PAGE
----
Environmentalists Cheer Keystone XL Pipeline Decision As 'Decisive Moment'
KELLY MCEVERS, HOST:
Tonight, environmental activists celebrated at Lafayette Park in front of the White House.
(SOUNDBITE OF ARCHIVED RECORDING)
UNIDENTIFIED MAN: But this is a truly powerful moment, so let's make sure we celebrate it, say thanks to ourselves and, three more times, thank you, Mr. President.
UNIDENTIFIED CROWD: Thank you, Mr. President. Thank you, Mr. President. Thank you, Mr. President.
MCEVERS: For some more reaction on the president's decision to reject the Keystone XL pipeline, we reached Bill McKibben in Burlington, Vt. He is an environmentalist, a founder of 350.org, and he was one of the loudest voices opposing the pipeline. Bill, thanks for being with us.
BILL MCKIBBEN: Hey, what a pleasure, Kelly.
MCEVERS: So was this a surprise?
MCKIBBEN: Well, we'd been hoping for many months, really, many years now, that this decision would come. But I must say, you know, when I heard the news this morning, it set me back for a minute. This is the first time that a world leader has stopped a major fossil fuel project because of its effect on the climate. It's the first time that the power of big oil's been broken like that even a little, and that's a pretty astonishing thing.
MCEVERS: The president did say that the question about the pipeline - whether it should or shouldn't exist - had a, quote, "overinflated role in our political discourse," that it had become a kind of symbol. I mean, it is just one pipeline. The world is going to keep using oil. I mean, how important is this in terms of our overall footprint?
MCKIBBEN: It's important in terms of its 800,000 barrels a day of the dirtiest oil on Earth. It's important because the opposition to this and other pipelines has completely stopped what was the planned doubling, tripling, quadrupling of the tar sands mining complex up there. Investors have pulled out billions and billions of dollars. And it's significant because it's launched a thousand other such fights all over the place.
MCEVERS: I mean, the tar sands oil is still in the tar sands. I mean, the case could be made that once the oil prices go up, somebody else could go and get it.
MCKIBBEN: Well, they're going to have to do it without a pipeline. And if you take a look at the map, Alberta's a long ways from anywhere. My guess is that this will delay them enough that no one's ever going to really go back for tar sands oil again. With each month that passes, a solar panel gets 2 or 3 percent cheaper. So while we're holding the fossil fuel industry in check, the engineers in the renewable energy world are undercutting them from the other side.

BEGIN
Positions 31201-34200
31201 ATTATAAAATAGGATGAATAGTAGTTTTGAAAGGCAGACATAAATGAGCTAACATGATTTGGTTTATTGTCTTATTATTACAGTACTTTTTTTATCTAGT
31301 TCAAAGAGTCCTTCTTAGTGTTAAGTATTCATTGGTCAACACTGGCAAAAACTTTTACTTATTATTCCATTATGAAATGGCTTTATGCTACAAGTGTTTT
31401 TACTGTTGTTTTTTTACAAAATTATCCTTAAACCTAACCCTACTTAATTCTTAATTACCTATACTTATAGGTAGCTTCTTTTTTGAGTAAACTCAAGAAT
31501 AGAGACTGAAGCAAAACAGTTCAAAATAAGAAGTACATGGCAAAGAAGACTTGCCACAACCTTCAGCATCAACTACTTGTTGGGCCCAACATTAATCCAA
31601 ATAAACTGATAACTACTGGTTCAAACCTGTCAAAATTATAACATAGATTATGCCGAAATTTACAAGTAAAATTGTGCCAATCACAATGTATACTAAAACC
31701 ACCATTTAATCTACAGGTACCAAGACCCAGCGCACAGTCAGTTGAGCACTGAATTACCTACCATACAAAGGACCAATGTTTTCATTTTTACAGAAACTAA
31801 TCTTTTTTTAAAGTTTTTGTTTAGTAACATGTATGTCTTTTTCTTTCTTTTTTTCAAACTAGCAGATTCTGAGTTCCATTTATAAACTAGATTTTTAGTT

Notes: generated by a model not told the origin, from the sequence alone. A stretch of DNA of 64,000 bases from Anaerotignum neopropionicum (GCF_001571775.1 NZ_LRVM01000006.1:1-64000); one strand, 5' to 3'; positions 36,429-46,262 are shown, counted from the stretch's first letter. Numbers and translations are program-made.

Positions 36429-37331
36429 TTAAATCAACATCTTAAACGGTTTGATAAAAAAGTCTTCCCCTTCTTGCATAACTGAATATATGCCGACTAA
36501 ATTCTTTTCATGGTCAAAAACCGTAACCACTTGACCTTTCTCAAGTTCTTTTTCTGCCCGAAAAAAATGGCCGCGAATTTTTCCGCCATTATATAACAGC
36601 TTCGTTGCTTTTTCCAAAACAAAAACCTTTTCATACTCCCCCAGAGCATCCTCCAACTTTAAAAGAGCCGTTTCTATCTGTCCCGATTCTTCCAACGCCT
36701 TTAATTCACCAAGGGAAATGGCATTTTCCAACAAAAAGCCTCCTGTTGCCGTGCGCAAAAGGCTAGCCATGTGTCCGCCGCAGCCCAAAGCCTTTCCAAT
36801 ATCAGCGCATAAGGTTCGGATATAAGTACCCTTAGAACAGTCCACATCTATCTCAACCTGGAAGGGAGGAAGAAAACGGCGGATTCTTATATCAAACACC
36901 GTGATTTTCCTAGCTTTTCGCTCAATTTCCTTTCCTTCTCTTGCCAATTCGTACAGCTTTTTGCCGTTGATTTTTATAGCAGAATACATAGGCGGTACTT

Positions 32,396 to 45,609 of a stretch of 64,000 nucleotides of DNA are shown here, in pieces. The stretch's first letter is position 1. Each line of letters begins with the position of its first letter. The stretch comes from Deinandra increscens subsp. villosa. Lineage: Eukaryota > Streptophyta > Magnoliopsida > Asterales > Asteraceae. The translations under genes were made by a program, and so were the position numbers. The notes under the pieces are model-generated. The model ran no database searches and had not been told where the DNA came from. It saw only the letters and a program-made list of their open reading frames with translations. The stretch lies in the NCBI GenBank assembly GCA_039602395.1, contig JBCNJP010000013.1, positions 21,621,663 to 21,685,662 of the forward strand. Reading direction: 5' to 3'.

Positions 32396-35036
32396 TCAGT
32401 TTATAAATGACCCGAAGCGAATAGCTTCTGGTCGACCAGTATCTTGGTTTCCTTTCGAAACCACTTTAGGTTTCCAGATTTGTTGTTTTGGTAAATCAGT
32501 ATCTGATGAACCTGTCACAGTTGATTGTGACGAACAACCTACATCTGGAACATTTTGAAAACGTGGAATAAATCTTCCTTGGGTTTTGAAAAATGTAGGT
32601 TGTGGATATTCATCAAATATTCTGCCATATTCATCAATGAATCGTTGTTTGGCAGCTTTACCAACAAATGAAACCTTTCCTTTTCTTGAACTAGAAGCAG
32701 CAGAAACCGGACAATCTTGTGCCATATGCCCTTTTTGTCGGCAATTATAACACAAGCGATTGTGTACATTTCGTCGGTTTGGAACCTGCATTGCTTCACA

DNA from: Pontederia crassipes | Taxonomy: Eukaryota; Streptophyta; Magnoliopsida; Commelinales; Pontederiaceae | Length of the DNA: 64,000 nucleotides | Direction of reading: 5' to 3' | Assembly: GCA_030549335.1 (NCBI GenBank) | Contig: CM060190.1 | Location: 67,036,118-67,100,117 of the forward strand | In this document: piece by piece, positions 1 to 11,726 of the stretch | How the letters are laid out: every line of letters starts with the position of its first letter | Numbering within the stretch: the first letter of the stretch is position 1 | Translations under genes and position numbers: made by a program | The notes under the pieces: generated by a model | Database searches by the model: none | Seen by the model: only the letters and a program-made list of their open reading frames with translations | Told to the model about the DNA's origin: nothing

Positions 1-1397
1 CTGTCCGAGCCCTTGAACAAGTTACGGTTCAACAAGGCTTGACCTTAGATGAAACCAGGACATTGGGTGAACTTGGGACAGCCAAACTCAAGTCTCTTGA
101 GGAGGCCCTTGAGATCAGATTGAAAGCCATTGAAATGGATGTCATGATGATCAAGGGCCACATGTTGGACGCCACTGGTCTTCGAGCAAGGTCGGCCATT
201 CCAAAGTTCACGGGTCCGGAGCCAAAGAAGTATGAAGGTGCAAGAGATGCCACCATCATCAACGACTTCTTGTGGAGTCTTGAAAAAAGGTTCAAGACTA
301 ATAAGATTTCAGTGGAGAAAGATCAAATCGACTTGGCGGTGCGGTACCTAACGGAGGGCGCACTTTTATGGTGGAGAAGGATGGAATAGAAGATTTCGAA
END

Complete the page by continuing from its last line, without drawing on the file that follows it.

MCEVERS: How lasting is this decision, do you think? I mean, could it change with another administration in the White House?
MCKIBBEN: Oh, sure. I mean, look; the minute a new president takes over, TransCanada could, you know, announce some new version of this. They could call it the Super Duper Patriot Freedom Burn-All-the-Oil-You-Can pipeline, and maybe they'd be able to get it through. But I don't think it's going to happen. I think that this is a really decisive moment.
And what strikes me about it is that when this fight began, no one thought there was any chance of victory. This was the great environmental fight of the last couple of decades, and it's built a movement that's so broad and so diverse that it can now hold its own increasingly against the richest industry the world has ever seen.
MCEVERS: This is obviously a big moment for the environmental movement. What's next?
MCKIBBEN: Well, the fight now is to keep it in the ground, as the president said, to keep coal and oil and gas underground and - just like we were going to do in the tar sands. That's happening all over the country and all over the world. I don't know if we've started in time. This is the hottest year the planet's ever seen. The Arctic and the Antarctic are melting quickly. We may have waited too long to get started. But this is a day for optimism because the battle is fully joined, and the idea that big oil is unbeatable is no longer true.
MCEVERS: That's author and environmentalist Bill McKibben. Bill, thanks so much for being with us.
MCKIBBEN: Thank you, Kelly, very much. Transcript provided by NPR, Copyright NPR.